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Culture and coffee: SVC holds first International Coffee Hour

By Erin Brody, Arts & Culture Editor

Traveling is typically at the front of college students’ minds. Maybe one would study abroad, take a travel course, or join in on trips with student organizations like Activities Programming Board. Others are more curious about what other countries have to offer, but maybe traveling is not quite within reach. No matter the stance on travel, students can ask questions during the newly formed International Coffee Hour.

“I think a lot of our students aren’t aware of how many international students we have on campus,” said Director of Global and Community Engagement Jody Marsh. “By doing these International Coffee Hours, it’ll allow our students to get to know our international students and will give us an opportunity to talk about studies abroad.”

(Brody) Students congregating in the Latimer Library where the International Coffee Hour was held.

The first International Coffee Hour was held Feb. 28 from 2:30-4:30 p.m. on the first floor of Latimer Library. The Hour’s focus was on Hungary and the teaching assistantships offered for male students at the Benedictine High School of Pannohalma.

One graduate of the high school was Domonkos Szilika, who attends medical school back in Hungary and is here at Saint Vincent for one year. While in high school, Szilika met SVC alumnus Danny Whirlow (C’21), who taught at the Benedictine High School with two other Saint Vincent graduates.

“Even when we were in Hungary, we knew when we came back that we wanted to do something to keep the [teaching assistant] program going,” Whirlow said.

Whirlow then emailed President of Saint Vincent Father Paul Taylow, OSB, and Executive Vice President Dr. Jeffrie Mallory, Ed.D. The two of them redirected Whirlow to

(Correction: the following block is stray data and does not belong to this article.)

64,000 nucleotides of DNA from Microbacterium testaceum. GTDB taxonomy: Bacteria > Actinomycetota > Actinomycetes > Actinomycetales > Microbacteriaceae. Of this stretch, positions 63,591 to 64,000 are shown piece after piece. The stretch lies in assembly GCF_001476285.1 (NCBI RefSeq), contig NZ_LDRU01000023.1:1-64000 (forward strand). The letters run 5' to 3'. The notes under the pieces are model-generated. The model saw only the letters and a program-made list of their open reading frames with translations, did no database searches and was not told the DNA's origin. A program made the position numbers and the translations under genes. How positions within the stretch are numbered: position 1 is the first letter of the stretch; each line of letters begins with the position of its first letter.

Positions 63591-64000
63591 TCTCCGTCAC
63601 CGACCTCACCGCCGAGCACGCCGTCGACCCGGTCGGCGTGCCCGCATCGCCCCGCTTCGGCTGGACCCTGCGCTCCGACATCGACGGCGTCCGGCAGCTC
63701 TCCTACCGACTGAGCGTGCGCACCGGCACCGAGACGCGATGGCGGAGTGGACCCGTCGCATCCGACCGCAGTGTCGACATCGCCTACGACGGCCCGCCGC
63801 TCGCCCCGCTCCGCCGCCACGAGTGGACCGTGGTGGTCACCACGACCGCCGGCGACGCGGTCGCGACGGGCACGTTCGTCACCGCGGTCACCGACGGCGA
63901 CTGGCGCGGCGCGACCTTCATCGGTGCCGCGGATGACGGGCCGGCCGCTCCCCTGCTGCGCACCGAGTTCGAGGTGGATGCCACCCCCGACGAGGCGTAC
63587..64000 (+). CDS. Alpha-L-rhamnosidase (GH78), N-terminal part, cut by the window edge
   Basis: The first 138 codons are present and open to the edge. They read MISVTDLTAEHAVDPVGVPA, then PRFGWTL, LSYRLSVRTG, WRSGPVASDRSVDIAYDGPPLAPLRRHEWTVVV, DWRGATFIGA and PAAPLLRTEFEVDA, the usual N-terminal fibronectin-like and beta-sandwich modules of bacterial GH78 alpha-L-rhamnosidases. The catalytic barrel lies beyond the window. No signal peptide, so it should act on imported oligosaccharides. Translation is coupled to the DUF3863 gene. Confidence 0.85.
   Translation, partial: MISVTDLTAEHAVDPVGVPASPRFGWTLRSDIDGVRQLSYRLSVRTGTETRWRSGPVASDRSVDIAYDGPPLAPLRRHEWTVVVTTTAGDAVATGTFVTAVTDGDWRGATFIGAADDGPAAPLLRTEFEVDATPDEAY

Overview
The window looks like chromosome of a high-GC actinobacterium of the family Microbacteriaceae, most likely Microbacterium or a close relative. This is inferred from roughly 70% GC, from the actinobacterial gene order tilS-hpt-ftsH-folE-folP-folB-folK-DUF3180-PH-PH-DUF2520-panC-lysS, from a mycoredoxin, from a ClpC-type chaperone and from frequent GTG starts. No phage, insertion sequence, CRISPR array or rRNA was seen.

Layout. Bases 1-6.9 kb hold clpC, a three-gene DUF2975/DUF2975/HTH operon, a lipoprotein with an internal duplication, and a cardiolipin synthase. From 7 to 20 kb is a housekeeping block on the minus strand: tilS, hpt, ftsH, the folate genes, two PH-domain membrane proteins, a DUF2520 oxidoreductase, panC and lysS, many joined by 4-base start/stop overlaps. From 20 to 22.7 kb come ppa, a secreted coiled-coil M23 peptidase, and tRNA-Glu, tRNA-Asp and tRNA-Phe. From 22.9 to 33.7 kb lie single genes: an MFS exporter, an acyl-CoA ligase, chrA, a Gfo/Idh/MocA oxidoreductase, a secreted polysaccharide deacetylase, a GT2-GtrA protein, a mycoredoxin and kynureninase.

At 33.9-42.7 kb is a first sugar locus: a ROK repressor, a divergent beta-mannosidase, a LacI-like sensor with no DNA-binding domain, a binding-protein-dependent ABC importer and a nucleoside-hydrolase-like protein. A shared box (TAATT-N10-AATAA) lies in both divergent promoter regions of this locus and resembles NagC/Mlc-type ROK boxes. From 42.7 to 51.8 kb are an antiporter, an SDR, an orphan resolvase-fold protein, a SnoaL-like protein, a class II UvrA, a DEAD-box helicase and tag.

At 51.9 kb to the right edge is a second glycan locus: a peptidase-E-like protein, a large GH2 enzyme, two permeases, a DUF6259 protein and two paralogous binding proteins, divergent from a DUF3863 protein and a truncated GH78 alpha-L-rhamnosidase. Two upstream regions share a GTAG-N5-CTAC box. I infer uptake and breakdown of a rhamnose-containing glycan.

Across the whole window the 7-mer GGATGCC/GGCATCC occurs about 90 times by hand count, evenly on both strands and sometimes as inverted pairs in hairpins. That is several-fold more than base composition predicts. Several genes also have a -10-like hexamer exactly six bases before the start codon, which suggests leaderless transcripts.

Marsh, and Whirlow and Marsh began to bounce ideas about advertising the teaching assistantship.

“I’m happy it came together so easily,” Whirlow added.

As for Szilika, he fondly looks back at his time at the Benedictine High School, which is where he met Whirlow and heard about Saint Vincent College.

“[Whirlow] actually taught us an English class as a T.A., and I enjoyed his company because he was a native English speaker and almost our age,” Szilika said.

And because of that experience, Szilika decided to apply for a scholarship from his high school to Saint Vincent, and he won.

“I just wanted this connection to maintain between Saint Vincent and Pannonhalma,” Szilika said.

Szilika’s sentiment lines up greatly with Marsh’s mission with International Coffee Hours.

“Just a chance if someone has a question about Hungary or their culture or anything, they have an open way for questions,” Marsh said.

Marsh also hopes for International Coffee Hours to continue twice a month throughout the year, and she wants students to realize the “potential” that comes along with this. While interest in study abroad can be piqued, Marsh wants International Coffee Hours to start a conversation with international students about what their life in their home country is like, if there’s any problems that Saint Vincent students should be aware of, and, most importantly, the best ways to help.

As Marsh said: “A lot of these students are here, their countries are in civil unrest, so it’s nice for them to have an opportunity to talk about it because you might otherwise not know.”


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